Now the first skirt I made I put the CF/CB on the middle of the middle pleat. But when I sewed the skirt I realized that was kind of a mistake. Because what you can see is the 5 lines where the pleats are sewed together not the actual five pleats. In other words the CF/CB looked off at the finished skirt. So CF/CB is the middle sewing line as you can see above. Now it looks off in the pattern but it will look right on the skirt.
And now you simply draw your rectangle with the correct measurements and then add your preferred seam allowances.
Last thing you have to do is determine how much you want to close up the pleats. I choose 13 cm / 5 1/8 in. Mark your pattern as above.
And when you unfold your pleats this is how your pattern will (hopefully) look like.
And now it is time to make your waistband pattern. Again just a rectangle, woohoo.
I just make one long pattern piece and cut it to fold in the one side seam. If you prefer a side seam in both sides of the waistband simply add seam allowances in both sides and cut it double instead.
I don't think I have anything to add otherwise. The graphic should tell it all.
And now to the lining pattern - which is optional by the way. But if you are making it in a wool fabric you really should put a lining in it.
Again I think the graphic/photo says the most. The length of the lining is of course a bit shorter than the length of the actual skirt. I prefer like 2.5 cm / 1 in shorter.
At this step I would suggest you sew a muslin to make sure you don't waste your nice fabric if something went wrong along the way. And think of it this way....when you have made your muslin and you know your pattern fits, sewing the real skirt is going to be SO much faster.
When I cut the skirt I leave the pattern piece on and put a pin through all those markings where you have to sew the pleats together to. And don't forget to cut little cuts at the top notches.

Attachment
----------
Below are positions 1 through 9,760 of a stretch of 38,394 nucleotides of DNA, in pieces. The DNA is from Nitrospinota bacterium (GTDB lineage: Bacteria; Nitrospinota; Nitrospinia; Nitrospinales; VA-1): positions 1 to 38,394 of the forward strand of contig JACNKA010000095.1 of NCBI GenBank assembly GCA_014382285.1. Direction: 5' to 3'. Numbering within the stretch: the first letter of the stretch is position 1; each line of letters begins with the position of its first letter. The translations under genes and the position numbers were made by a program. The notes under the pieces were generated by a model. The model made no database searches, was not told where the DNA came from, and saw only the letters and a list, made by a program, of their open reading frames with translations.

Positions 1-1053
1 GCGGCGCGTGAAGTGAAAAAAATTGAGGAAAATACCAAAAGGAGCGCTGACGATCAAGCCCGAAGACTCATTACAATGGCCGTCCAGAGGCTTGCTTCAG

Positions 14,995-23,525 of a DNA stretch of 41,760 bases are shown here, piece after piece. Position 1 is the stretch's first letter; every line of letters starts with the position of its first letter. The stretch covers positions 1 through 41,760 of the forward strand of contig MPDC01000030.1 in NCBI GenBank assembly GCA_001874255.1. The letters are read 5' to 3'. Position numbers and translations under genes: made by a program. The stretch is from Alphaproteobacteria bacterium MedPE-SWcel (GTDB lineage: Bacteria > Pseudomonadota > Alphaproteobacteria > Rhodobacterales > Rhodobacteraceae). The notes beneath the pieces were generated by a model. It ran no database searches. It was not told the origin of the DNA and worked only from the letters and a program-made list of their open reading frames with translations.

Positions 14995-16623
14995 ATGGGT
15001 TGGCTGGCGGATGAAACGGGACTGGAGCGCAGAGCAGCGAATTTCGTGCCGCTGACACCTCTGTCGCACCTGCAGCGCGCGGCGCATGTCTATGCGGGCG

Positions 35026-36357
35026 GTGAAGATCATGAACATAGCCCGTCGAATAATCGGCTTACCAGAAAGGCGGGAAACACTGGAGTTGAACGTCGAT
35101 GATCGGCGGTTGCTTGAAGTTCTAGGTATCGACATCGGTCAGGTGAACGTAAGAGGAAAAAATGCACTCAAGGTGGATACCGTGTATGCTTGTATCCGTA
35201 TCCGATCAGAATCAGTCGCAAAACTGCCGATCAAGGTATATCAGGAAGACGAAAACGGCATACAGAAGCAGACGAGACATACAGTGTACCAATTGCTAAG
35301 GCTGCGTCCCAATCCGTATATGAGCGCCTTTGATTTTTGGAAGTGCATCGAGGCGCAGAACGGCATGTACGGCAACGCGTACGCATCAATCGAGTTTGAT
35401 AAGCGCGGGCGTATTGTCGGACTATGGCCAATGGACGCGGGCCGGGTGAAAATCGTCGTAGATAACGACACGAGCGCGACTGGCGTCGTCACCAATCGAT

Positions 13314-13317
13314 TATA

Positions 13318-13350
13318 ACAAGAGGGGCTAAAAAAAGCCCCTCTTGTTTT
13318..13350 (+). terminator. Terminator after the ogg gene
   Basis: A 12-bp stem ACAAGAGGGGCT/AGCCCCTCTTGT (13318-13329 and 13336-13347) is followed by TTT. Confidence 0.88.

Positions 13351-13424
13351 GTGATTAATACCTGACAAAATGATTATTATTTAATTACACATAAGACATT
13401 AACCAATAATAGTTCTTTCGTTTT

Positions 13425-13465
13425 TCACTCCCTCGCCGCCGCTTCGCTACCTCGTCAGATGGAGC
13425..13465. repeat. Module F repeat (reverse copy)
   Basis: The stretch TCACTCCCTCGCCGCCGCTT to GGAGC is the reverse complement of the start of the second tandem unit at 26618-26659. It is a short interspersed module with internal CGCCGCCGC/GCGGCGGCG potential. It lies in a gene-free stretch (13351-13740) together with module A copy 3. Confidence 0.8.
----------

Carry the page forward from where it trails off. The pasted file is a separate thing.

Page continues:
Then fold your fabric as you can see on the lowest photo above and sew straight down to the pin. Continue with all five pleats on each skirt piece.
Here is how it looks when the pleats have been sewed. Sorry, this fabric was hard to photograph.
Now you sew, overlock and iron your side seam (s) of skirt and waist band (and lining if you made that). Then hem your skirt (and lining).
Sew waistband on skirt - right against right.....and so on. I am not going to go into detail with the waistband since it is a simple waistband with an elastic in it. I have a tutorial HERE if you need it. Only difference from this one and the one I am linking to, is the number and width of elastics I am using. In this one I am not sewing any casings. I am just using one wide elastic that fits the whole waistband.
Here is a look at the finished waistband.
I decided to spice this one up with some rows of grosgrain ribbon.
Just remember the hem will be more stiff and the pleats will not drape as softly as if there are no ribbons sewed on. But since this fabric (a cotton/wool mix) was quite heavy/stiff in the first place I knew there would not be much draping anyway so I just went with it.
I made another skirt in more soft fabric with no ribbons and you can clearly see the difference in the drape.
You can see that skirt HERE.